State Department on defense over prostitution and other sex allegations
An alleged coverup of various sexual improprieties by State Department employees was revealed by the leak of an internal memo, placing the government agency on defense during an administration already weighed down with scandals. Among the eight claims of wrongdoing outlined in the memo by the State Department’s inspector general are that Hillary Clinton’s security detail hired prostitutes, a U.S. ambassador attempted to solicit paid sex in a public park and a security official committed sexual assault in Lebanon. Making the allegations worse is a suggestion that the Department directed the security official to meet with Undersecretary of State Management Patrick Kennedy in Washington before being allowed to return to his job. The memo also stated the four members of Clinton’s security detail were given one-day suspensions. State Department Spokeswoman Jen Psaki announced a request by the Bureau of Diplomatic Security for an outside review of current procedures, though the ability for the State Department to police itself has been placed into question with the allegations of internal corruption.
Cuomo requests public election financing system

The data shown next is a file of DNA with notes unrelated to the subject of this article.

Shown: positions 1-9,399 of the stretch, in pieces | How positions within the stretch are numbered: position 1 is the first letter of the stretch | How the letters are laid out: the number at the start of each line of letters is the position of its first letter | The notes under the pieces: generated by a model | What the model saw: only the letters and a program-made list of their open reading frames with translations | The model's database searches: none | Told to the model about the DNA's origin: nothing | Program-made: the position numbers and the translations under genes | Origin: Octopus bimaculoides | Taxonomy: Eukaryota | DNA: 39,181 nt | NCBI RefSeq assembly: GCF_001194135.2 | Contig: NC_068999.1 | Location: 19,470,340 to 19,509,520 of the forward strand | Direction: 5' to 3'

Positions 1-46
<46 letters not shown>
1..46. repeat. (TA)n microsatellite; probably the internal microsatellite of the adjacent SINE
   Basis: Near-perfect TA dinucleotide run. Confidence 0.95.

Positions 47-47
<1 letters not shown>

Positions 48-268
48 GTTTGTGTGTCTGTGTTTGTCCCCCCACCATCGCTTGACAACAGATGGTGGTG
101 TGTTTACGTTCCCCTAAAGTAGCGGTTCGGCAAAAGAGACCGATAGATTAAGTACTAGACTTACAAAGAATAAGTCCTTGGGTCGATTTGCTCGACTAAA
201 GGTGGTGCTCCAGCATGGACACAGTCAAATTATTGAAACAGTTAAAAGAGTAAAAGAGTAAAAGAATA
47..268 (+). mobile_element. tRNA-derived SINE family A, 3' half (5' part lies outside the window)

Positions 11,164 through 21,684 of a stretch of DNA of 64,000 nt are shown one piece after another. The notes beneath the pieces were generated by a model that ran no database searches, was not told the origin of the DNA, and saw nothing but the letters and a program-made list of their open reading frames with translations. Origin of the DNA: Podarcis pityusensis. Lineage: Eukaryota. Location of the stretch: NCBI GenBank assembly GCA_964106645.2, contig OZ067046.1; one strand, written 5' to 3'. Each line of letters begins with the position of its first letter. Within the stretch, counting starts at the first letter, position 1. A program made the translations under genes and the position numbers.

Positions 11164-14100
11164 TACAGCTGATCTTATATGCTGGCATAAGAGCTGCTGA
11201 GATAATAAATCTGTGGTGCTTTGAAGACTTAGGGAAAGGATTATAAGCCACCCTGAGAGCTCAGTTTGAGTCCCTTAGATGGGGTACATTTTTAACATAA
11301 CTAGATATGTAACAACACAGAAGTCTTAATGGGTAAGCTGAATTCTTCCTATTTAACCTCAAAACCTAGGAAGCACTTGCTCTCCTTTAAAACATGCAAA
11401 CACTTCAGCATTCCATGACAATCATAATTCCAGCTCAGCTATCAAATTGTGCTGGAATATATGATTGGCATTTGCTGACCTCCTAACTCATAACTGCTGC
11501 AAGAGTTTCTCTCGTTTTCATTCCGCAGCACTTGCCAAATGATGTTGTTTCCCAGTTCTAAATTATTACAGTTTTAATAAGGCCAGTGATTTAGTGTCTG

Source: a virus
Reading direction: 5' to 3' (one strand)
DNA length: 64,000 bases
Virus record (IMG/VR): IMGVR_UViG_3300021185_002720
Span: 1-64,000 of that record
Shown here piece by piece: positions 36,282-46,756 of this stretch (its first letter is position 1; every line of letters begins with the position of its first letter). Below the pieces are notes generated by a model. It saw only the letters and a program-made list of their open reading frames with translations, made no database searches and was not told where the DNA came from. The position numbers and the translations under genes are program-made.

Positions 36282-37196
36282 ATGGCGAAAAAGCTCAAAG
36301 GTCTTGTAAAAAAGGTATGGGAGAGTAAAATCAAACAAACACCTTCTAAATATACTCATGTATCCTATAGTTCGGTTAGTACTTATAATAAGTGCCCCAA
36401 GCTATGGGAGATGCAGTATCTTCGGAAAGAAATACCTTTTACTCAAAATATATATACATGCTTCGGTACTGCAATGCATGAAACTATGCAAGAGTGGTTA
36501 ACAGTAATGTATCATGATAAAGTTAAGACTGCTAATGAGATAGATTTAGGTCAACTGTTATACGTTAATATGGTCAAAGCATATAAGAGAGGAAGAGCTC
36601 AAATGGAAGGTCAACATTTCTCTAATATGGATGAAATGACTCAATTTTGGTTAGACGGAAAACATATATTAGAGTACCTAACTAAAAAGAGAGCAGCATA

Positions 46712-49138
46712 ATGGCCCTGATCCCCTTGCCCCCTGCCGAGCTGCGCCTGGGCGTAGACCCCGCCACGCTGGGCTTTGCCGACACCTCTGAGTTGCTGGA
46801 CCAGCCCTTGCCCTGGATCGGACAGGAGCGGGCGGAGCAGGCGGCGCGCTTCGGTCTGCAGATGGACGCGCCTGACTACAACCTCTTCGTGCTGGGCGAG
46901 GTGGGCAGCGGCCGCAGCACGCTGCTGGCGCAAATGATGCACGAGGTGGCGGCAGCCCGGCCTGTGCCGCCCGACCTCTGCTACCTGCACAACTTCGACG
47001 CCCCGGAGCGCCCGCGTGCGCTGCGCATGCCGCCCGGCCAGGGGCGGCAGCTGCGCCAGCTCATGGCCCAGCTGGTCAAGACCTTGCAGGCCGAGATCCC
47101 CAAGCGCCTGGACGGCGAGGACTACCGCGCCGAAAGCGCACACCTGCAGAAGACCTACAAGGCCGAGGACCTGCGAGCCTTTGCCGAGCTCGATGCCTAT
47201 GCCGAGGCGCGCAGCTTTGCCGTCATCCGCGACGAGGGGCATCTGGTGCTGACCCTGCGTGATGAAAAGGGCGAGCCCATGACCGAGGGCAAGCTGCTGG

Governor Andrew Cuomo requested on Tuesday that the State Senate approve a system of public election financing modeled after a NYC system. The system, a version of which was passed by the State Assembly, would raise public money to match private donations over $125 at a 6-to-1 ratio at an estimated cost of $166 million over a four-year election cycle. The proposal Cuomo is backing would also lower contribution limits, require contributor and independent expenditure disclosures and eliminate personal expenditures of campaign funds. With the legislature set to end its summer session in June 20 and significant opposition remaining from a coalition of Senate Republicans and Democrats, Cuomo acknowledged the law’s passage was uncertain, but expressed a wish it would serve as another piece of a broader set of anti-corruption reforms.
State Working on Anti-Text Legislation
Distractions behind the wheel are a problem for all drivers, particularly those who don’t have as much experience on the road as others. Assemblywoman Annie Rabbit has announced the passage of new legislation that hopes to cut back on distracted driving, particularly among teens and those with permits or probationary licenses. The Pediatric Academic Societies has reported that 43 percent of teens admit to regularly texting while driving, and in 2010, 3,000 people were killed and 416,000 injured as the result of distracted driving. Though Assembly Bill 7739 targets teens and other inexperienced drivers, texting-while-driving is illegal for all drivers in New York. Penalties for using a mobile device while on the road include fines up to $400 for multiple offenses and as many as three points on the driver’s license. The penalties are set to increase this summer. Assemblywoman Rabbit’s new bill will allow for suspension of probationary or junior licenses and permits. It has been passed in both houses and is awaiting approval by the governor.